Margy and I met the others in London just before 9 am. We were in Ronnie’s new Chevy Traverse because it had three-row seating and we didn’t see a need to drive two vehicles with gas still hovering around $3.50 a gallon. All of us were a little hungry but McDonalds was backed up 20 cars deep so we decided to wait until Berea to get something to eat. That was a bad decision.
We were headed north on I-75 and everyone was enjoying the company when I felt and heard a sound like a gravel flying out of the tread of a tire rap the bottom of the floorboard. I didn’t think too much about it at first until Ronnie then noticed a warning light on his dash informing him we were loosing air pressure in the front right tire.
I told him of the noise I heard just moments before and I warned him to slow down and get off the right shoulder of the road. But before he could bring the speed down from 70 mph to stop the tire was completely flat.
He said he had roadside service and could call them but we knew that our reunion dinner started at 12 and it probably would take too long for them to get there, so we decided to change the flat ourselves.
It was really cold that Saturday morning on October 1st. The temperature outside was hovering around 32˚ and the wind blowing made it feel even colder. Ronnie opened up the hatch and we proceeded to take out the screw jack to raise the Chevy. I loosened the lug nuts and raised the vehicle slowly with the small jack. Ronnie, in the meantime, was getting the tiny “donut” spare out from under the rear.
After about 10 minutes I finally got the jack high enough to remove the flat tire and saw that we must have hit a fairly large screw or piece of steel by the size of the puncture in the tire. Ronnie got the spare out from under the vehicle and rolled it to me to place on the now empty hub.
About then, a large tractor-trailer went by too close and yep, you guessed it, the wind shook the Chevy and the Traverse rolled forward and off the jack. Ronnie had forgotten to put the emergency brake on. I was lucky I didn’t loose a finger or two. Ronnie then went and set the park brake.
The jack was now sideways under the weight of the vehicle and the rotor was solid against the pavement. Both of us lifted and tugged until we finally freed the jack. I then lifted the body of the Chevy while Ronnie placed the jack underneath it, far towards the rear wheel. I didn’t know if the jack would raise the body enough from where it now sit but it was worth a try.
Ronnie raised the jack as I stood at the front wheel with the spare ready to go on the lugs as soon as it was high enough. Finally, the tire went on. I snugged up the lug nuts on the wheel as fast as I could with my nearly numb fingers. Ronnie then lowered the jack and proceeded to put everything back in the vehicle.
All loaded up we headed north again on Interstate 75.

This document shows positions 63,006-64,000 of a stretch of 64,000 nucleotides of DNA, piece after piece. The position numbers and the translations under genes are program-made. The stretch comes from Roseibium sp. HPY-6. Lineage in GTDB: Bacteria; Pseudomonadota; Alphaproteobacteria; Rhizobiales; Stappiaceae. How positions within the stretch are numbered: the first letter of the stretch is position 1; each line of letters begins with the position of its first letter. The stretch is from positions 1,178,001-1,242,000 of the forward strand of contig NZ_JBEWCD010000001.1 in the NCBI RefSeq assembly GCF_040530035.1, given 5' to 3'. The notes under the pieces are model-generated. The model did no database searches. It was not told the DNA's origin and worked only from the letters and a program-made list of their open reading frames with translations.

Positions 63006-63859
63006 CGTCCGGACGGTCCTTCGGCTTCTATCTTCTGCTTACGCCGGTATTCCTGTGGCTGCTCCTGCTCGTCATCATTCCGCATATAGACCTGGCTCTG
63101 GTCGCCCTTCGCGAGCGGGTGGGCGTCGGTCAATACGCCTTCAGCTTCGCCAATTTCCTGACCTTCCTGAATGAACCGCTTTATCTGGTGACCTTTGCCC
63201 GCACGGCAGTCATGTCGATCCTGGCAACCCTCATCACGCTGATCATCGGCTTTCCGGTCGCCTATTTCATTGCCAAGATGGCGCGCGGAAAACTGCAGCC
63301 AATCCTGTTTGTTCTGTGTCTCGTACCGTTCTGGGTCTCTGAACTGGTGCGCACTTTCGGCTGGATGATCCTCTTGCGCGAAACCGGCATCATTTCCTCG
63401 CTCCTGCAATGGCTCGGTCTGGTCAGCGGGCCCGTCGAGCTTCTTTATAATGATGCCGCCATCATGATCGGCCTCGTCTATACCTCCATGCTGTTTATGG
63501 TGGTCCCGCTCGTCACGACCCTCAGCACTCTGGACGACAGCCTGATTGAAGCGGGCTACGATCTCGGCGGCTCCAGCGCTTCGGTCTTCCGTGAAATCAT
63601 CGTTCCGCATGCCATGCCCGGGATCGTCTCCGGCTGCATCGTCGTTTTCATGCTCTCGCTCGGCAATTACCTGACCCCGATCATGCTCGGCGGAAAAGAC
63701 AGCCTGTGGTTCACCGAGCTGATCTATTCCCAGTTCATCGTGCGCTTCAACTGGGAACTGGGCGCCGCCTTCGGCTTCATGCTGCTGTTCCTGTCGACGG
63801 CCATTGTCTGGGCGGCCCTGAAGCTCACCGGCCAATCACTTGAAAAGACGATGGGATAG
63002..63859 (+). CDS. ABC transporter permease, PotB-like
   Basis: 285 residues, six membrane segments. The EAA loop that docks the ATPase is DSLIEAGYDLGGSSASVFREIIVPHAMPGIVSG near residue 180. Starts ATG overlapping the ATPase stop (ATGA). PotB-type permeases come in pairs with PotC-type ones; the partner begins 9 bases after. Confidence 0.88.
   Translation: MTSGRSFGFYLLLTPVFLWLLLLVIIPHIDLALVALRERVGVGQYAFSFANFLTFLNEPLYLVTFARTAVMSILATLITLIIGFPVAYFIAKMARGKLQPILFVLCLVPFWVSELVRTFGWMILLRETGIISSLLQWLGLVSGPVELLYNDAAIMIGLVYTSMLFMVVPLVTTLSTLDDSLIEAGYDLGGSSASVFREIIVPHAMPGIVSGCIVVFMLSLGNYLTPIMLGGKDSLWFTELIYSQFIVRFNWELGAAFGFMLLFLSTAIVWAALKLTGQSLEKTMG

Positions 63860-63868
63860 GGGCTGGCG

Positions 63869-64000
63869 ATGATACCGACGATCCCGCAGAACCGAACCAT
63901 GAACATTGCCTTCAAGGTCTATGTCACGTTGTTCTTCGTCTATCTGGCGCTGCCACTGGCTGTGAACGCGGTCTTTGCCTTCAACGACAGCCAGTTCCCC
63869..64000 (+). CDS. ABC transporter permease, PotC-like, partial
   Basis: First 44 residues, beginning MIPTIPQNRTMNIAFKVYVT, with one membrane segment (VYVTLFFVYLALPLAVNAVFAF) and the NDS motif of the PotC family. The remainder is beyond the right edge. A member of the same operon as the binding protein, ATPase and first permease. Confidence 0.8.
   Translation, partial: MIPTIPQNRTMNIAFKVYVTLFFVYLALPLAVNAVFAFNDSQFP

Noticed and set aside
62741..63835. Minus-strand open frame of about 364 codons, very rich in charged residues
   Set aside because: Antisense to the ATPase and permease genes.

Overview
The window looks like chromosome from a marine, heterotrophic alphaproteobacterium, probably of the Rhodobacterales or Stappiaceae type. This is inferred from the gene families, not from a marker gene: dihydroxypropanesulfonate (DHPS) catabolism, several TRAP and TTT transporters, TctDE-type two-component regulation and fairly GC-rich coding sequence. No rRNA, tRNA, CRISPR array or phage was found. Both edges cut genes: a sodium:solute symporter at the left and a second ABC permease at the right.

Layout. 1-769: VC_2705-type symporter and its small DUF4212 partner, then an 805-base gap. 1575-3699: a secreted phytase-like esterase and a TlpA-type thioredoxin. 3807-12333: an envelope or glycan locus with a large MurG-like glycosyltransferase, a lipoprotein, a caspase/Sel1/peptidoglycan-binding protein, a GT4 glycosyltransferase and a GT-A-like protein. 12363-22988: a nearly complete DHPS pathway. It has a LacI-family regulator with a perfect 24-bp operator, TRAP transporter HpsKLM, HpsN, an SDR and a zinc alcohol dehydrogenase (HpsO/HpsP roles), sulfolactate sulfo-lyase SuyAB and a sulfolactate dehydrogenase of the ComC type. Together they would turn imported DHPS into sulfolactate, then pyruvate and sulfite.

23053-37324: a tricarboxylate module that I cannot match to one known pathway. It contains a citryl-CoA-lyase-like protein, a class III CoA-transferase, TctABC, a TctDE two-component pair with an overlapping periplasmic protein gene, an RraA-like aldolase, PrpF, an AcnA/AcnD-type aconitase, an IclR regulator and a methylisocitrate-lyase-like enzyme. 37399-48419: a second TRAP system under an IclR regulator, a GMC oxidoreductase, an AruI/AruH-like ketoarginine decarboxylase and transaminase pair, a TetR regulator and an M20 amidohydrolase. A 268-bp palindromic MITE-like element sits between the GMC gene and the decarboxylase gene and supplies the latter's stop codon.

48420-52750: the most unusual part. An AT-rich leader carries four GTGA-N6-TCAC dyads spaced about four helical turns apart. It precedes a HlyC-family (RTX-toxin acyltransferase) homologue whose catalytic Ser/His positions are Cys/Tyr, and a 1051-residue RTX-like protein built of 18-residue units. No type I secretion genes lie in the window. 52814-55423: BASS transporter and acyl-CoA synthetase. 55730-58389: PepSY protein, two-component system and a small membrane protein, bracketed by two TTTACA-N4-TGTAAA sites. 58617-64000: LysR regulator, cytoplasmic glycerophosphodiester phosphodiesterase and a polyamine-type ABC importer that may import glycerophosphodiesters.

“What’s that noise?” Gail asked Ronnie.
“Sounds like something is dragging,” Anthony answered.
“Oh No! I forgot to crank up the spare tire holder!” Ronnie quickly figured out.
Back over to the side of the road we go again to screw up the spare holder then, it’s back on 75 again with dirty hands and hungrier than ever.
We finally made it to the Berea exit, went into Walmart and bought a plug kit for the punctured tire. We plugged the tire in the parking lot while Margy bought her a new pair of shoes. She had started out earlier with flip-flops.
Then it was to a Shell station for air. The sign on the machine said, “Air 75¢”. I thought back to a time when if someone had asked me .75¢ for air I would have laughed at them. But that was before people started selling water for a higher price than pop or beer. But anyway, I filled the tire with air while Ronnie went inside to wash his hands and buy a tire guage.
Ronnie comes out and tells me that you don’t have to pay for the air after I had deposited my .75¢. “Just push the red button on the side!” Ronnie said too late. I put in 36 pounds of air pressure and spit on the plug to check for a leak. After a close inspection, the plug had done its job. No leaks! So I tightened up the wheel and tire we had repaired, let the jack down, and loaded the Chevy once again.
I went in the Shell, washed my hands the best I could, and finally got something to eat. It was one of the best sausage, egg, and chess croissant I had every eaten. It was then 11:30 am as I rushed back out to the car eating like a starved pup.
Ronnie put the vehicle in reverse and was just about to back out when another customer pulled in beside us and motioned for me to roll down the window. “Your spare is on the ground!” he said as he pointed to the back of our vehicle.
Again we had forgotten to raise the spare back under the vehicle. Back out to the rear unload the stuff again, take the jack handle out, and crank up the spare. Oh, and back to the Shell to wash my hands again.
Finally we are back on the road headed to the reunion in Ohio knowing we were going to be late for dinner.
(Continued next week!)